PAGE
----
Posted on: 2014-06-16 13:20:14.000
I love science fiction in all of its forms: books, movies and TV, and video games. I grew up reading Asimov and Clarke, loved 2001 and Star Trek, and spent far too much time playing Space Invaders and Asteroids. In the decades since, each form of media has influenced the others: first awkwardly (like the CD-ROM "interactive movies" of the 1990s and the painful video game movies like Super Mario Bros) and then later more cleverly and subtly.
Edge of Tomorrow feels like a movie that is so well-executed, with all three mediums blended together so seamlessly, that it may be the perfect science fiction film for our age.
The movie stars Tom Cruise as Major William Cage, a "media relations" officer who wants desperately to avoid actual combat. Unfortunately for him, the world’s military is preparing for an invasion of France in order to push back alien "Mimics" who have overrun Europe. The surly General Brigham (Brendan Gleeson) doesn’t much like Cage’s type of officer, and railroads him so that he ends up at Heathrow airport, assigned to a squad that is getting ready to land on the beach with the first attack wave.
Although the attack was meant to be a surprise, the Mimics are ready for them and the soldiers come under heavy fire. Cage, who has has no combat training, is unable to even take the safety off of his powered battle suit. He and the rest of the misfits who make up "J Squad" are overwhelmed by Mimics and quickly killed. Cage manages to take an unusually large blue Mimic with him by exploding a mine, and dies with the alien’s blood on his face.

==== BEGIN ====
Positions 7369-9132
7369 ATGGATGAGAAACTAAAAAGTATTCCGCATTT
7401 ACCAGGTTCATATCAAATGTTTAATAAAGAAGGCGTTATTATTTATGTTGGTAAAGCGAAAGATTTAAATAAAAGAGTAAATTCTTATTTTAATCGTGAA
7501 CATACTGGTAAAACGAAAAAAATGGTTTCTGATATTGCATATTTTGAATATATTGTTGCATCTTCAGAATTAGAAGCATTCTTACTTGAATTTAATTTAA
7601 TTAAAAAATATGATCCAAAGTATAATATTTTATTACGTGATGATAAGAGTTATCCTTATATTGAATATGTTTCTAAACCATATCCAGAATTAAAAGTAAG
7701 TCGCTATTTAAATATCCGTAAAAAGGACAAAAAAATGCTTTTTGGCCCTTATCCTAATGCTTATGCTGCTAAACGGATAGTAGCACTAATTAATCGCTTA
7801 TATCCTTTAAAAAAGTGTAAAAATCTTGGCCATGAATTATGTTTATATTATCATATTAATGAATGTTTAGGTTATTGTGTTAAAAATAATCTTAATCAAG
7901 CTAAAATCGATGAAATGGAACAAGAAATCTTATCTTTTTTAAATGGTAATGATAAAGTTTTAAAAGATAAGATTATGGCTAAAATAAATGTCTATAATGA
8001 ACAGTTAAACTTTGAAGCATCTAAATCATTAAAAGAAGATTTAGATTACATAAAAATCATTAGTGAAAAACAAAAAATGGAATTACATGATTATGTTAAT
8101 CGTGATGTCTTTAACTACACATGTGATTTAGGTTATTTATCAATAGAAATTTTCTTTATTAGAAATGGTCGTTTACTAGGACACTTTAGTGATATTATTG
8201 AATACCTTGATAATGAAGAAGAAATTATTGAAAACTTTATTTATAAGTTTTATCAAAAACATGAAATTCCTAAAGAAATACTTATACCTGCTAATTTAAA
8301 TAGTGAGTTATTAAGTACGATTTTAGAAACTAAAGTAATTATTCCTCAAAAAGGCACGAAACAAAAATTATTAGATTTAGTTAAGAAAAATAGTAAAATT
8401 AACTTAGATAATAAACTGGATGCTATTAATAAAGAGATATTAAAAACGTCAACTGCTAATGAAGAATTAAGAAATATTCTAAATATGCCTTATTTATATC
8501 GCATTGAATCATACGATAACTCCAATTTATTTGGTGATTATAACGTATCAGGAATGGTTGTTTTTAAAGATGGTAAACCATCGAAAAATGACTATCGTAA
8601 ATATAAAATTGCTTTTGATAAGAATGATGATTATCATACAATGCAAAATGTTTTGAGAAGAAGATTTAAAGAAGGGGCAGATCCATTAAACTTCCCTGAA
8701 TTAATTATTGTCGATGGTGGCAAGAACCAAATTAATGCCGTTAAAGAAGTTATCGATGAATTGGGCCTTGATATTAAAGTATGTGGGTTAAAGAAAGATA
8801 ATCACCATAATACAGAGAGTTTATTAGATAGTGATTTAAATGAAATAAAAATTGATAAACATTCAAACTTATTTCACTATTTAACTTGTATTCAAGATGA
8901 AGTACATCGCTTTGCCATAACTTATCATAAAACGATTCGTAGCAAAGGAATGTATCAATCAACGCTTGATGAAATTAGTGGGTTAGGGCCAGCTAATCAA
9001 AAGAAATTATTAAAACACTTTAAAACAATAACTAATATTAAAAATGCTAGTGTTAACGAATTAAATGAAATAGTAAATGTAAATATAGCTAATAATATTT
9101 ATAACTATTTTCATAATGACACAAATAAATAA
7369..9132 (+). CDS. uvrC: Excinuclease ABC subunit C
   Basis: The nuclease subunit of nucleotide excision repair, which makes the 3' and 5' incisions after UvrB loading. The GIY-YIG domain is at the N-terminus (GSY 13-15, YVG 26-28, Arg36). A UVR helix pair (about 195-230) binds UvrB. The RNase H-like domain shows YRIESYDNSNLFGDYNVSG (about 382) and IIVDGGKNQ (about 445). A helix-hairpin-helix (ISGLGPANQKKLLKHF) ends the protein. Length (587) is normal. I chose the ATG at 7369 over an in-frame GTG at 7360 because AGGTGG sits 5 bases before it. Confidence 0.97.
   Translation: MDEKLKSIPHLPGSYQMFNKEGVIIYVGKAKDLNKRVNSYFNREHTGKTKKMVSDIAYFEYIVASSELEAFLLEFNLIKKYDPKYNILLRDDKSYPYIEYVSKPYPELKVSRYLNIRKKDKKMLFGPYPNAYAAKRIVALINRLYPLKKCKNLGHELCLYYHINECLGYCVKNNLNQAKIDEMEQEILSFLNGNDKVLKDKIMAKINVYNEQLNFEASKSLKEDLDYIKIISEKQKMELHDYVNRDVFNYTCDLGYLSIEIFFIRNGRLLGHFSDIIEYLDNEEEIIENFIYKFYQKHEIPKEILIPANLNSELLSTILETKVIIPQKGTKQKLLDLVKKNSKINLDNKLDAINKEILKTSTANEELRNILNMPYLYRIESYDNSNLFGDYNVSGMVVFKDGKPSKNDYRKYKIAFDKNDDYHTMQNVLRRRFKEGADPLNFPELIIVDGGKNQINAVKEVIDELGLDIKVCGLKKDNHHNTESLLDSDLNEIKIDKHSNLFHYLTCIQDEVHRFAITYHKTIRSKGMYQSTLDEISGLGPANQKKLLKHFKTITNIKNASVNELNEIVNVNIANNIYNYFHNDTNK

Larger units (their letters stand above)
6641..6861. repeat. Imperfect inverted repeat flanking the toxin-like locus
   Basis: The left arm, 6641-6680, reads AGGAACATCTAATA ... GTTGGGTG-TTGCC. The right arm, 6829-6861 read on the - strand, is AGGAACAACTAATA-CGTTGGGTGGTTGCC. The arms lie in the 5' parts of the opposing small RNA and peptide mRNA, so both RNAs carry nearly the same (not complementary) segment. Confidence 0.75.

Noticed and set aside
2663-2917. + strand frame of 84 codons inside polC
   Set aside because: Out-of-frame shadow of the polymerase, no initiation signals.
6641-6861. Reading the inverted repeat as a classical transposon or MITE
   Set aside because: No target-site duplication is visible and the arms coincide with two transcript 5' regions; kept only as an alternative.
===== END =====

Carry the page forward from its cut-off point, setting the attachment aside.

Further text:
He wakes up at Heathrow airport again, seemingly transported a day back in the past, although he remembers everything that has happened. He is unable to avoid his fate, however, and ends up shipping out again and getting killed again, albeit in a slightly different way. At this point the movie starts turning into a much grittier version of Groundhog Day, with Cruise taking on Bill Murray’s task of trying to figure out a way to escape his predicament. In one of his loops he runs into Sergeant Rita Vrataski (Emily Blunt), a military heroine who had led her troops to humanity’s only significant victory against the Mimics in Verdun. Before they both get killed, she tells him to seek her out when he wakes up.
The rest of the movie involves the two soldiers trying to work together to figure out why Cage is time-looping and how they can use that information to fight the Mimics. Because of the military and science-fiction theme, the repeating day mechanic starts feeling less like Groundhog Day and more like the feeling of playing a difficult video game where you have to respawn at the beginning of the level. Director Doug Liman said in an interview
that the parallel was intentional, explaining that the movie is just the latest in a series of video game-inspired films he has directed, starting with The Bourne Identity
Edge of Tomorrow is based on the Japanese young-adult novella All You Need Is Kill
. The film keeps most of the character and plot elements, although it transfers the setting from Japan to England and France. It’s a solid science fiction flick with everything you might want: aliens, time-travel, and futuristic soldiers walking around in advanced battle armor. Despite the fantastical elements (such as time travel) it remains science fiction because it attempts to explain these effects through scientific principles and not supernatural intervention. The writing is crisp and the actors (particulary Emily Blunt) are believable and human.
I saw the movie yesterday with my wife, father-in-law, and brother-in-law. It was the perfect Father’s Day activity and everyone enjoyed it. Definitely worth seeing.